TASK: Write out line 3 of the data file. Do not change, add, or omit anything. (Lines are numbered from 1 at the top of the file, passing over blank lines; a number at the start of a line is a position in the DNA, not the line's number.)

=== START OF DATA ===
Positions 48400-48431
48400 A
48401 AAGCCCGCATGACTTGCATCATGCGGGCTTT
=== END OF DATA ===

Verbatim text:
48401 AAGCCCGCATGACTTGCATCATGCGGGCTTT